Some Muslims tried to question Ilamparithi to clarify their doubts. But Ilamparithy lost his temper and started firing his gun in the air shouting loudly that” Muslims should simply follow the order or face the consequences”. His body guards also began firing their guns in the air, terrorising the already-frightened Muslims who yet thought that they would be able to return to their homes once the situation was normalised. But the Tigers surrounded them even as they rushed to their homes to collect their belongings, valuables, cash, jewellery and clothes, and reach the buses made available by the Tamil Tigers. The Tiger plan had all been pre-arranged.
Then came the second shock. There was a fresh order asking all Muslims leaving their homes to queue up at “Ainthumuchanthi” junction where the LTTE cadres, both male and female, demanded that Muslims hand over all their belongings including their valuables, jewellery and money. They were allowed to take only Rs 150 per person and one set of clothes. Among the Muslims were wealthy people who owned large businesses; wealthy farmers and those who owned fleets of lorries. They were all forced to wait in a queue with an enamel plate for a meagre meal of rice.
Some Muslims resisted. But were silenced by the LTTE weapons. The Tigers then began grabbing everything from them including all documents and national identity cards. They also mercilessly stripped Muslim women and girls of their jewellery. The LTTE women cadres were so heartless that they wrenched the ear rings from Muslim women and girls in so brutal a manner that blood flowed from their torn ear lobes. Even the children were not spared, and not even the wristwatches they were wearing were allowed to be taken away. This senseless pillage, which also included the abduction and detention of 35 Muslim businessmen, was supervised by Karikalan.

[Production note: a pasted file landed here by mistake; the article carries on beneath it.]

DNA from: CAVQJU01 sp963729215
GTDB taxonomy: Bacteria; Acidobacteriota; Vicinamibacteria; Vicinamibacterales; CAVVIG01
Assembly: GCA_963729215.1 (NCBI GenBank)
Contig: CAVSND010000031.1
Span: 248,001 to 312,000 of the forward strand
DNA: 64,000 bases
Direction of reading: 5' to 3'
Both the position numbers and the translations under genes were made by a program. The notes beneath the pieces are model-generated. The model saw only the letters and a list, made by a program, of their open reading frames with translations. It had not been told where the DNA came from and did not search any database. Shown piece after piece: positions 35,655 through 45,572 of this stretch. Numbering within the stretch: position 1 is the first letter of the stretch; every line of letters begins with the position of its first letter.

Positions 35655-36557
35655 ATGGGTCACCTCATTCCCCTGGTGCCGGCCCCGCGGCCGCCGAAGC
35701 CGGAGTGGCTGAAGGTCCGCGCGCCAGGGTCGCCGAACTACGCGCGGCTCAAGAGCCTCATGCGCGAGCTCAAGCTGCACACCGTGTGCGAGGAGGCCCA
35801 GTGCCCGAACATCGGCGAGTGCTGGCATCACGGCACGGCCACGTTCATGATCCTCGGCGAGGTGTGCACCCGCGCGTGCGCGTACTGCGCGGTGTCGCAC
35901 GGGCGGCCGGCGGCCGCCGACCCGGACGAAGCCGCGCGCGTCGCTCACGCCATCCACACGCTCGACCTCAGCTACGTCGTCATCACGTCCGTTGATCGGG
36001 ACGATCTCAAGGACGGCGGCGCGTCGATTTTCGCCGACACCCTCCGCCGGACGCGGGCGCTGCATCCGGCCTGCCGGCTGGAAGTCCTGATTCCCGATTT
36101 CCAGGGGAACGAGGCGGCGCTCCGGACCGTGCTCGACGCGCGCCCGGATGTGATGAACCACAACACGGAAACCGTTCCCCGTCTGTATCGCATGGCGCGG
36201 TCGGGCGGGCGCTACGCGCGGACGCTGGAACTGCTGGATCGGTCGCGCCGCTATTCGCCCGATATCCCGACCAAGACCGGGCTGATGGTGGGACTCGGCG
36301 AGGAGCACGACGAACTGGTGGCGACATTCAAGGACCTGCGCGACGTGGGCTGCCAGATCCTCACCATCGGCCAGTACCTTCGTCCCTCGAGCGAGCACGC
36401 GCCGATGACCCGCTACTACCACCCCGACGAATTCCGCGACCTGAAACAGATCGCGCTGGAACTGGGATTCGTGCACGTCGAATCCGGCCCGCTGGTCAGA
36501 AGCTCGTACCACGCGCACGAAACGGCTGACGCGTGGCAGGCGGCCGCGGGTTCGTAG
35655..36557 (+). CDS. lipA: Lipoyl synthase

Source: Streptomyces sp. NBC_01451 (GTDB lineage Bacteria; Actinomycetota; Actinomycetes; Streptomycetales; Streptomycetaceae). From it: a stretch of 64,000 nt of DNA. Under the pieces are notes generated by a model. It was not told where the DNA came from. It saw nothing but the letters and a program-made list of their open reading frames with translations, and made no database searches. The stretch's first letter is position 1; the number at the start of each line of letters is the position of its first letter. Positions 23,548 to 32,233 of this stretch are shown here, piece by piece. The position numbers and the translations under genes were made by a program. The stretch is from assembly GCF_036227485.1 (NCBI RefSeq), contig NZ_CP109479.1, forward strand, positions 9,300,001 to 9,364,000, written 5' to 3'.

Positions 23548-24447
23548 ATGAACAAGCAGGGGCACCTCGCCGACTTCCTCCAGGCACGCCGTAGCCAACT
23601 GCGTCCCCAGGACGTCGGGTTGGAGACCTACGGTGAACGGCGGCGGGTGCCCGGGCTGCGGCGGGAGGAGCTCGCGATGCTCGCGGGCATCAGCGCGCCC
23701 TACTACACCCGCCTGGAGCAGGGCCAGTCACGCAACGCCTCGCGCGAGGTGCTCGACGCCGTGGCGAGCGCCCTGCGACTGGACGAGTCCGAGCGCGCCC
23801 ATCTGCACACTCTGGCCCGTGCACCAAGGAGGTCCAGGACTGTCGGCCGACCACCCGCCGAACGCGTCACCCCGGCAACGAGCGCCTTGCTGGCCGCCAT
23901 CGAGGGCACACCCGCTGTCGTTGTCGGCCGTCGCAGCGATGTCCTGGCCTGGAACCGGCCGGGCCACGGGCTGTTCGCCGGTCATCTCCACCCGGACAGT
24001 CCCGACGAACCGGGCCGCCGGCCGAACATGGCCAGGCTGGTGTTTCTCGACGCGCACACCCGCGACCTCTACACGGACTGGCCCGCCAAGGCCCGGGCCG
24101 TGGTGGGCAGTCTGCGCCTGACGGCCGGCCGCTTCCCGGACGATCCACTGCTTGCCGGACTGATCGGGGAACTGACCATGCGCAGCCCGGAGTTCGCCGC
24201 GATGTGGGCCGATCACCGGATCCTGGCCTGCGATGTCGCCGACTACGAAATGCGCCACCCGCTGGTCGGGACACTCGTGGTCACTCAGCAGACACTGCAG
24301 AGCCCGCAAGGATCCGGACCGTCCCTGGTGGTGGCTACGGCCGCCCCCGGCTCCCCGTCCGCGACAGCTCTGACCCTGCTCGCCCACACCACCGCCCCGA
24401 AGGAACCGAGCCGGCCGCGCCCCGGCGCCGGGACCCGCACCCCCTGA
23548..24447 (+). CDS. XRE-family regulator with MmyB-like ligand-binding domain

That was not the end of the ordeal. The LTTE cadres wanted to know where the Muslim jewellers were hiding their jewellery and money. To extract information many Muslim jewellers were beaten and tortured. One of them was beaten to death in the presence of others. The LTTE demanded huge sums as ransom to release the detained Muslim businessmen. Some, who could afford it, paid up to three million rupees to get their loved ones released while in the case of others they were released after several years. There were cases where detainees were never released and never returned. Perhaps they were killed by the LTTE.